Elizabeth Goodman (Spin, Rolling Stone, Blender, etc.) is a decent writer with relevant things to say about fame, the state of the music industry, and tortured artists. A Good Woman, Goodman’s new book about Cat Power — the first-ever book about Chan Marshall, I think — is a stunning descent into mental-illness, drug-addiction and the world of juxtaposing musical talent with physical beauty and at least mild psychosis.
The thing is, Goodman’s book gets harder and harder to read because of the mind-numbing annoyance brought on by her betrayal of journalistic ethics.
An interesting thing about A Good Woman is that Goodman did not have Chan Marshall’s blessing; in fact, Marshall went out of her way to tell her record label, her friends, and music industry insiders not to talk to Goodman. It seems Marshall was afraid of being stripped naked emotionally for the world to see, so she tried to cut Goodman off from access to those closest to her. However, Marshall somehow forgot to tell her family about Goodman’s book; thus, the people who’ve been closest to Cat Power her whole life spill their beans in A Good Woman, and the result is troubling and intense.
But ethically, the result of A Good Woman is horrible. Although Goodman wasn’t able to interview Chan Marshall for the book, nearly every page has paragraph-length quotes from the singer-songwriter that begin with “Chan has said” or “Chan once said” or “Chan has remembered” but do not mention who Marshall was talking to or exactly when the statement was made.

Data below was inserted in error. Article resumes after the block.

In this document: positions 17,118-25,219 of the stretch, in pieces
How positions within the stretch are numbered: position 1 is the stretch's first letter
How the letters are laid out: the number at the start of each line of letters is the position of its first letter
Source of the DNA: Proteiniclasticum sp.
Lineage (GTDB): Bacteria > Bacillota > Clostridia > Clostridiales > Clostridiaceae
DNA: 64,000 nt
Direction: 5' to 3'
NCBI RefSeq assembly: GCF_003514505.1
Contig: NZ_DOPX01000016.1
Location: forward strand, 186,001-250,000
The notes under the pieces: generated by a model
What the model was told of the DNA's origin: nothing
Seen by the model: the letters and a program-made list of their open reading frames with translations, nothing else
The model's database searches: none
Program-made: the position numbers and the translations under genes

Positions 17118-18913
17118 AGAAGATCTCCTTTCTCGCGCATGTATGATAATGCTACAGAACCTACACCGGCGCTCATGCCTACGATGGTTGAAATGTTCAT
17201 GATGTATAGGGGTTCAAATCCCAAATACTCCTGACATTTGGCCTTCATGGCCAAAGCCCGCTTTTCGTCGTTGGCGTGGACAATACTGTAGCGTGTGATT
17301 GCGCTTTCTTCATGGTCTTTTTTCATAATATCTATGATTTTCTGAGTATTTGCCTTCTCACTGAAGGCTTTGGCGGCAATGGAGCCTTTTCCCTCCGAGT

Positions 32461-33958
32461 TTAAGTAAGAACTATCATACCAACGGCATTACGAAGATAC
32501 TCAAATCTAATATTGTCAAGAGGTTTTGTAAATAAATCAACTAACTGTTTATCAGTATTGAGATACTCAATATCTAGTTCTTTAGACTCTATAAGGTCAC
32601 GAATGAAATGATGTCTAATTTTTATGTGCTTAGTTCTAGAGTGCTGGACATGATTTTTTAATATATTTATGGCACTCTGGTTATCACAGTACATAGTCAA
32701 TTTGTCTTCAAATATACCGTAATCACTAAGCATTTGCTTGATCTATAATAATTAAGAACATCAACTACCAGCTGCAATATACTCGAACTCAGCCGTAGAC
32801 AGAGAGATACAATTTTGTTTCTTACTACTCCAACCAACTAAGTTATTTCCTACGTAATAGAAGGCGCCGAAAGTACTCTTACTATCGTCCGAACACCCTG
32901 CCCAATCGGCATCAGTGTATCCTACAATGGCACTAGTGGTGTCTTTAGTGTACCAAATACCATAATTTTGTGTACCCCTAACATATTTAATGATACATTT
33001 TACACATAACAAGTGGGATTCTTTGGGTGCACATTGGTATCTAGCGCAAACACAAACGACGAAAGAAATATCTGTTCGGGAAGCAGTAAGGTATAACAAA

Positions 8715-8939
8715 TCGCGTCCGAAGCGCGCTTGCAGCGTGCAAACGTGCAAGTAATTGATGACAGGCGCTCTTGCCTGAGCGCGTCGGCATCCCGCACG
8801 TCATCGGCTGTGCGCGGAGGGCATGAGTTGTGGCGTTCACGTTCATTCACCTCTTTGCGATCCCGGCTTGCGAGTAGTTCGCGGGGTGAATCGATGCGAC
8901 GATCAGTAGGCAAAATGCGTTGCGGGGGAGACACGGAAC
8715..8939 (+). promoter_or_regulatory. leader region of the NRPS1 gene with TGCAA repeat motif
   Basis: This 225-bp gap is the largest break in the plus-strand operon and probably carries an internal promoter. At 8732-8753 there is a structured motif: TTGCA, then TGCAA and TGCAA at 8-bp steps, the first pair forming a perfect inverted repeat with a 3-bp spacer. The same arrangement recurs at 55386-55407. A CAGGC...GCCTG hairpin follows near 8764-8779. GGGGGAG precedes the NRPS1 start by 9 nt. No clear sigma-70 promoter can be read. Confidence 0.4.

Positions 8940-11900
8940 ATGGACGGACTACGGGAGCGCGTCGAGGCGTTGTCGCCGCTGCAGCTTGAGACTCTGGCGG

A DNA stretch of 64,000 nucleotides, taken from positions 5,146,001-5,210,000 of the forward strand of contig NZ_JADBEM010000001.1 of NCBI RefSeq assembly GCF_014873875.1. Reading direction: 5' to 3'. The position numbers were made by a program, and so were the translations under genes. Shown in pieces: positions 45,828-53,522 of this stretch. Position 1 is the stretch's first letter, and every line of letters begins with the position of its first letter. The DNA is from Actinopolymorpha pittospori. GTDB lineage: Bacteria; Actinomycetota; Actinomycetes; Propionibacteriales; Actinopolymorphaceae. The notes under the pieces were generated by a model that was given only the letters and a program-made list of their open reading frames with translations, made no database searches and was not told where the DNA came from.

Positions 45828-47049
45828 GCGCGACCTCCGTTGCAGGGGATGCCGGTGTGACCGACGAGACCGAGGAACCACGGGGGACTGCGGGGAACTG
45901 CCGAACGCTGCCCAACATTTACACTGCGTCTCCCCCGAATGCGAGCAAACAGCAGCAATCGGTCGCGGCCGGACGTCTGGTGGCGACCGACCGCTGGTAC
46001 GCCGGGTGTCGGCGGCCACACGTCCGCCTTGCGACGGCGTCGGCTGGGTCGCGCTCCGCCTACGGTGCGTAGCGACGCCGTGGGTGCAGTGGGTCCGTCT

In the back of A Good Woman, Goodman lists her sources in alphabetical order but does not say which source corresponds with each of the quotes she used. In any kind of writing, if you use a quote that you did not get yourself, you must say who did the work to get the quote and when they got it. For instance, in an article I wrote about Andrew Bird for the upcoming issue of Boulder Weekly, I was not able to score an interview with Bird but quoted a February, 2009 ABC News interview with him a few times, saying “Andrew Bird told ABC News in February…”
That’s simply how things work and must continue to work. When others put forth the effort to interview someone, we cannot use their quotes without directly and professionally giving them credit for that effort. Hopefully Goodman will hear enough similar criticism in the near future to either have her publisher improve the Cat Power book’s credibility, apologize in a public way, or both.